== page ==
Shrink Grady, Heating and quenching will harden it AND make it bigger. In this case hard is dangerous. If the hole is oversize then you are going to need to heat it and forge it smaller (tapping gently from all directions while properly supported). THEN bore and ream it to size and heat treat it. What kind of bore does it have? Plain, keyed, tapered, splined, tapered AND splined?????

If you are looking for a "shrink fit" and its tapered you only heat to about 350°F (low enough NOT to screw up the temper) and then install it on a cool shaft and let it cool. It will be so dang tight you'll never get it off. . . Unless its all worn out. . .

Need more info.
   - guru - Wednesday, 02/20/02 05:46:40 GMT

Old Chief;
Aw , don't listen to those guys advocating plastic bell repair. Geeze...
Wire brush, grind broken edges to bright metal, preheat and braze...grind flush..it might even ring again!
RE clay floor dust problem.....St Francis W. used a chemical for that..think it is in his Cookbook.
Shrinking...It might work to heat to a red and very slowly submerge in a quench with the hole vertical, pull before cool, reheat and do the same upside down.
The part that is submerged will shrink to normal and pull the hot, plastic, unquenched area immediately above smaller before it too goes under and shrinks further, influencing the unquenched area above,,etc.
This works for shrinking pipe...should work on a steering knuckle.
Do a spark test to be sure you are not dealing with a high carbon alloy that might crack....and be sure to pull the temper to at least blue or softer afterwards.
On the other hand..there's epoxy.
If this works...join the Cybersmiths and help support Anvilfire...Otherwise the good Guru will have to run the server and himself on beans with dire consequences.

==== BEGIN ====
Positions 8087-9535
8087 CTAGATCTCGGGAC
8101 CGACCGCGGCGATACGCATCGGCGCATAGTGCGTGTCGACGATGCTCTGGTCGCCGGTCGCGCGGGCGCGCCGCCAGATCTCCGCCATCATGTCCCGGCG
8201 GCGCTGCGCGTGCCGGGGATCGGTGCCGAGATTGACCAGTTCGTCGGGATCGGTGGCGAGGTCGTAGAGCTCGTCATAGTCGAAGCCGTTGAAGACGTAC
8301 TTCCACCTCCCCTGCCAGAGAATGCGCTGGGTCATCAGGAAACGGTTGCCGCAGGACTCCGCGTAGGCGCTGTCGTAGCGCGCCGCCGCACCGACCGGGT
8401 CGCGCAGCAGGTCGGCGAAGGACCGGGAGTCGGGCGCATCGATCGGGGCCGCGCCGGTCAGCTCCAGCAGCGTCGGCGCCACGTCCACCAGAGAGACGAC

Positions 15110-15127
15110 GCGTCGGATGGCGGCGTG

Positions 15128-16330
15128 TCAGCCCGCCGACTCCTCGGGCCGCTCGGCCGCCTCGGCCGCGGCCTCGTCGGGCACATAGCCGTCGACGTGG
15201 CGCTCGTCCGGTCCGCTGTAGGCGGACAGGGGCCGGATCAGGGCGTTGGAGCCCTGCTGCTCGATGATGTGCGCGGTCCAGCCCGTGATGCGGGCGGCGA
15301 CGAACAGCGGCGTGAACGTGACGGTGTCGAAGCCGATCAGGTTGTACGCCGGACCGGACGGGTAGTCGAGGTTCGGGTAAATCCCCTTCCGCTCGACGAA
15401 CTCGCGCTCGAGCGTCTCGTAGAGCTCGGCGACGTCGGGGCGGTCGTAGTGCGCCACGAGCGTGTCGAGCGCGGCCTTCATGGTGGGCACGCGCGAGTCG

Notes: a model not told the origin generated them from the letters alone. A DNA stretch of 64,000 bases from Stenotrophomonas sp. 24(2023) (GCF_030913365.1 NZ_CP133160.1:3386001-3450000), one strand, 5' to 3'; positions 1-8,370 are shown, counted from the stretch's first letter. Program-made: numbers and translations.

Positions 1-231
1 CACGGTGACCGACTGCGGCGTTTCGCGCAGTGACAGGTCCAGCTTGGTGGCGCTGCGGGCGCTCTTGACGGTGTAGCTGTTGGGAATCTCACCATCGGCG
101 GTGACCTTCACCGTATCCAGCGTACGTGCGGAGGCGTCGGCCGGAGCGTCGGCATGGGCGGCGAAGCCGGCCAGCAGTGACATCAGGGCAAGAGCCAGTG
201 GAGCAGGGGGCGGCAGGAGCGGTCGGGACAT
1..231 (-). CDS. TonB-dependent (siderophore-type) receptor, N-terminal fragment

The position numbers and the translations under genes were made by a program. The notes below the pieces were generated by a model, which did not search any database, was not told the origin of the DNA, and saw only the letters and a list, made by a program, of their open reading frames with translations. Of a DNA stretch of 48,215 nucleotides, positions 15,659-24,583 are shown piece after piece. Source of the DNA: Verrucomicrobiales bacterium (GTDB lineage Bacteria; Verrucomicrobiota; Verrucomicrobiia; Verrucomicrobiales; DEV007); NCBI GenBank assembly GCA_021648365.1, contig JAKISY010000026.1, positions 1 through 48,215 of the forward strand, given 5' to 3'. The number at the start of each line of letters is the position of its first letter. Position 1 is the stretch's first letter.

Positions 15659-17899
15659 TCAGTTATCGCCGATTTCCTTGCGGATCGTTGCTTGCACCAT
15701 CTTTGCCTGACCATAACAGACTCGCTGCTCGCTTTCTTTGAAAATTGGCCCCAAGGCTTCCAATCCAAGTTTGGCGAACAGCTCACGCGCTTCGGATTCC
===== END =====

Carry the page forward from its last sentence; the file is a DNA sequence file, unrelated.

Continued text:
- Pete F - Wednesday, 02/20/02 09:17:26 GMT

Darn, itīs snowing to much. Even if i reach the smithy safely I might get stuch in the drifts there.
While Iīm waiting for it to clear, does anyone know of a method for ataching the lugs onto the socket of "winged" spearheads, a method that works all the time ? The old method (proven by archeo-metallurgy)is to forge-weld a flange right on to the socket, but this requires true WI and is veeery tricky with modern steel. Itīs also tricky to test the weld, it might hold when hot and fail when cold, AFTER you have done all that tedious grinding...
   - Olle Andersson - Wednesday, 02/20/02 09:47:27 GMT


A workable variation that I have used is to form the "wings" as a key, slot the spear and shaft and wedge the sucker in. There is some evidence for this, at least in an Anglo-Saxon context. Many illustrations show A-S spears with double cross pieces, and I've finally found an archeological sample illustrated with the remains of rivets/crosspieces at the base and half way up the socket. Simple, elegant, logical.

Hope that this is useful. Awaiting the rain on the banks of the Potomac. Going up to the 60s.

Visit your National Parks: www.nps.gov

Go viking: www.wam.umd.edu/~eowtn/Longship/
   Bruce Blackistone (Atli) - Wednesday, 02/20/02 14:36:19 GMT